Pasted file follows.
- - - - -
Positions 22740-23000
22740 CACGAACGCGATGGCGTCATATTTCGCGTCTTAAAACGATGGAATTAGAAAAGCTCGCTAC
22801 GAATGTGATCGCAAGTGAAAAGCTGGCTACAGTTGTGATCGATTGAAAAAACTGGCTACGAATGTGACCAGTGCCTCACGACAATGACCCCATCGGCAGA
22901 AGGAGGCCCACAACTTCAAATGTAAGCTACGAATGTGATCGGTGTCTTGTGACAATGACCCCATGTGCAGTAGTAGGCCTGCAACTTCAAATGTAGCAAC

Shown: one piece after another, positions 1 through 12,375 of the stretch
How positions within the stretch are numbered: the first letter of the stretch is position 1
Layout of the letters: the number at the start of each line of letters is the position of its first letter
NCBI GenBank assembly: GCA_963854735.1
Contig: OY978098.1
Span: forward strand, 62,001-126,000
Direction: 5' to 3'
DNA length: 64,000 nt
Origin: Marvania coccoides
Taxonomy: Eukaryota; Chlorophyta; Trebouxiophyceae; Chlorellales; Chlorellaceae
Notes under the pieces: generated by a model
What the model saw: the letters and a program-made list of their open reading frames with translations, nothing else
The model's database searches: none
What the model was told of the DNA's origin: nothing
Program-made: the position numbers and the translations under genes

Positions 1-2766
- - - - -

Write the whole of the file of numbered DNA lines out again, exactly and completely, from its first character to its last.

Positions 22740-23000
22740 CACGAACGCGATGGCGTCATATTTCGCGTCTTAAAACGATGGAATTAGAAAAGCTCGCTAC
22801 GAATGTGATCGCAAGTGAAAAGCTGGCTACAGTTGTGATCGATTGAAAAAACTGGCTACGAATGTGACCAGTGCCTCACGACAATGACCCCATCGGCAGA
22901 AGGAGGCCCACAACTTCAAATGTAAGCTACGAATGTGATCGGTGTCTTGTGACAATGACCCCATGTGCAGTAGTAGGCCTGCAACTTCAAATGTAGCAAC

Shown: one piece after another, positions 1 through 12,375 of the stretch
How positions within the stretch are numbered: the first letter of the stretch is position 1
Layout of the letters: the number at the start of each line of letters is the position of its first letter
NCBI GenBank assembly: GCA_963854735.1
Contig: OY978098.1
Span: forward strand, 62,001-126,000
Direction: 5' to 3'
DNA length: 64,000 nt
Origin: Marvania coccoides
Taxonomy: Eukaryota; Chlorophyta; Trebouxiophyceae; Chlorellales; Chlorellaceae
Notes under the pieces: generated by a model
What the model saw: the letters and a program-made list of their open reading frames with translations, nothing else
The model's database searches: none
What the model was told of the DNA's origin: nothing
Program-made: the position numbers and the translations under genes

Positions 1-2766